Saturday, December 1, 2012
Dysrhythmia-Test of Submission review
Recent and current college students will know what it is like to cram for an important exam only to stumble upon material they have not previously studied for. No matter how much you try to absorb this material, it feels strange and foreign, and you hope it doesn't actually show up on the test.
Dysrhythmia's most recent album is a similar test for listeners. Indeed it takes an unusually varied and advanced musical taste to appreciate the work of Dysrhythmia. It is challenging music to listen to, perhaps more challenging than spelling the band's name.
This is a Philadelphia-based instrumental metal band with the ever-talented Kevin Hufnagel at the helm. Hufnagel self-releases experimental and ambient solo albums occasionally, and much of the work on those discs is riveting guitar-based music. Hufnagel is also a guitarist for technical death metal group Gorguts.
Dysrhythmia plays an uncommon style of instrumental music that is influenced by guitar jazz-fusion and technical math metal. They notes so numerous into their average six-minute track, that it is difficult to get a handle on any certain melody or pattern. To many, this playing style will sound like pure noise. To the more trained and refined ears, the music sounds like a a sonic wash of textures and emotions somehow impossible to put into words. This is the beauty of music in general, and
Dysrhythmia captures that essence in spades.
Throughout this eight-track album, both the tension behind the riffing and drumming changes to dictate the shifting tempo of the music. With this style of metal, vocals are an unnecessary albatross to the progression of the music, only serving to hamper the feeling it displays. This band is similar to Animals as Leaders, but with a less prevalent leaning towards jazz-fusion passages. The focus of this music is obviously Hufnagel's guitar wizardly, complete with otherworldly leads and furious shredding alongside complex metal drumming.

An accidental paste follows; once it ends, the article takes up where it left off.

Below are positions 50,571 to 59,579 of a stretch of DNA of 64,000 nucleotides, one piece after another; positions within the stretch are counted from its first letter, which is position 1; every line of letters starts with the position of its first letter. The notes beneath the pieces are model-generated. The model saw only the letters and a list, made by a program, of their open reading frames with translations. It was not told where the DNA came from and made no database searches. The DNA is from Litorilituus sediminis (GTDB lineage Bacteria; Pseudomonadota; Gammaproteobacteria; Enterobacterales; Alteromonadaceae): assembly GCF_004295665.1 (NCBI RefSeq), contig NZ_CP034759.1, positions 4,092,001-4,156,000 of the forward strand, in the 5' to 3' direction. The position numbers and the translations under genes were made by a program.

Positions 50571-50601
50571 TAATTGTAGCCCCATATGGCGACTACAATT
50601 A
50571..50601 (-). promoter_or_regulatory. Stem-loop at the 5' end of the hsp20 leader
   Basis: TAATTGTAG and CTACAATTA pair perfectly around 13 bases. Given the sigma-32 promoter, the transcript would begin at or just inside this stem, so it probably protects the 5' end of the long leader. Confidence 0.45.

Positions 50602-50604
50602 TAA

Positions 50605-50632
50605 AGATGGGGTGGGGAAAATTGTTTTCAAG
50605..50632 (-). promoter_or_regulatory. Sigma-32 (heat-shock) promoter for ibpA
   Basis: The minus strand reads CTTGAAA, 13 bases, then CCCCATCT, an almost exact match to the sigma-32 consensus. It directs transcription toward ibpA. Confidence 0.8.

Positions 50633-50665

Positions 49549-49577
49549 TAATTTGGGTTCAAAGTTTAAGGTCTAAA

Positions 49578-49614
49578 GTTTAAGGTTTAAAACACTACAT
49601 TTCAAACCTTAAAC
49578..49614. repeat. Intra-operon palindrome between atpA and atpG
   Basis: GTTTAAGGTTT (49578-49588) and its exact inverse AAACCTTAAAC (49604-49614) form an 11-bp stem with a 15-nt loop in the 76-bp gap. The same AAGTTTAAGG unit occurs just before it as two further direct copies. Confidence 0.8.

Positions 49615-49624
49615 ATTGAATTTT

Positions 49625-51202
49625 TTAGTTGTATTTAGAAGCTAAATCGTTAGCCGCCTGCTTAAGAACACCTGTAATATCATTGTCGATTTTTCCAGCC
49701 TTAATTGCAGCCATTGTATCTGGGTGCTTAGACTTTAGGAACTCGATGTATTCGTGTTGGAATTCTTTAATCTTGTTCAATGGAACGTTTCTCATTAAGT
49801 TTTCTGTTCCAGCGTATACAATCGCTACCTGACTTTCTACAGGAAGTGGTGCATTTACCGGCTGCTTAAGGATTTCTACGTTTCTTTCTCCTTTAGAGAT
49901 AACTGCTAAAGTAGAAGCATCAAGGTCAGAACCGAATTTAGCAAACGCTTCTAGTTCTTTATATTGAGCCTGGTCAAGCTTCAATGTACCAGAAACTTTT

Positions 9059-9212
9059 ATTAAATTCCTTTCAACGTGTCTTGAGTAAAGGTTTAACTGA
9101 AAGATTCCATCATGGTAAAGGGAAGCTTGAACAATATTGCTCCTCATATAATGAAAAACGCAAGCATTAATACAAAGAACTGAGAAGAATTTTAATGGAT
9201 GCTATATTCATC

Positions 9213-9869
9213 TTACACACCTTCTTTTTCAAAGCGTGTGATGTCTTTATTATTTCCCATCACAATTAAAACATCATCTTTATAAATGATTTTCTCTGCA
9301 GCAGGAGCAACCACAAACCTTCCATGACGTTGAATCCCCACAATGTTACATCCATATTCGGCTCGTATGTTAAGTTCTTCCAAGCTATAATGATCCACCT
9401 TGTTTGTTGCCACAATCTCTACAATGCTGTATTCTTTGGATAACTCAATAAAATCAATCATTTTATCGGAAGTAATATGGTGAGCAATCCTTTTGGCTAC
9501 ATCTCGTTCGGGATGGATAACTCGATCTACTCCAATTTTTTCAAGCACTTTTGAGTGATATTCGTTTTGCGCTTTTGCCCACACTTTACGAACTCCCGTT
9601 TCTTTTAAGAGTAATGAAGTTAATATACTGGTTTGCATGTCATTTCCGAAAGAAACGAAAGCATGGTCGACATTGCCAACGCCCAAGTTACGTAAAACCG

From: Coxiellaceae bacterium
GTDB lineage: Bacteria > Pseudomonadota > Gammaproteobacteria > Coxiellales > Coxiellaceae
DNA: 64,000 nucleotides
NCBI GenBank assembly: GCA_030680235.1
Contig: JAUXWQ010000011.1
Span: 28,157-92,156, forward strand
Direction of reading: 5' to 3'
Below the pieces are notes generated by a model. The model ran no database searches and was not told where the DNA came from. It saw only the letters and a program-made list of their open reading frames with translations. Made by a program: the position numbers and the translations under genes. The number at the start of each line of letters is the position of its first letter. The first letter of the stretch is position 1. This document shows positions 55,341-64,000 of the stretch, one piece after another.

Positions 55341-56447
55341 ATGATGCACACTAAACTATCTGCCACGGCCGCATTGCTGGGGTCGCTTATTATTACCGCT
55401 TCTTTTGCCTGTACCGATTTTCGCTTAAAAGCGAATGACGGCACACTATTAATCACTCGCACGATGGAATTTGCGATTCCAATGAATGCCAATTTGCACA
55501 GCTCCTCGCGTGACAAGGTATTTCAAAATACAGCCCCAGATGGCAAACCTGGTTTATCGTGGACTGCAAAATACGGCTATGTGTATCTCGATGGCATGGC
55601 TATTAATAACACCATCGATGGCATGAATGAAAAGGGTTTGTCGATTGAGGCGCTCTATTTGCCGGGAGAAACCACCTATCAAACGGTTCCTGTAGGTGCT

The purpose of the drumming and the shredding is not to produce rhythm, but to shun it. In this regard, the band's name is a perfect reflection on the style of music they play.
I was neither impressed nor disappointed in this disc. It was a good listen that will certainly earn it a regular place in the rotation, but not something I would listen to over and over again. If you are in the market for an unusual listening experience bordering between metal insanity and jazz-fusion textures, then there is a good chance you will like this disc. If you are a fan of Animals as Leaders, check this out. We've got the full album stream via soundcloud here for you today. Sorry that we could not find an embed. Thanks for reading and enjoy!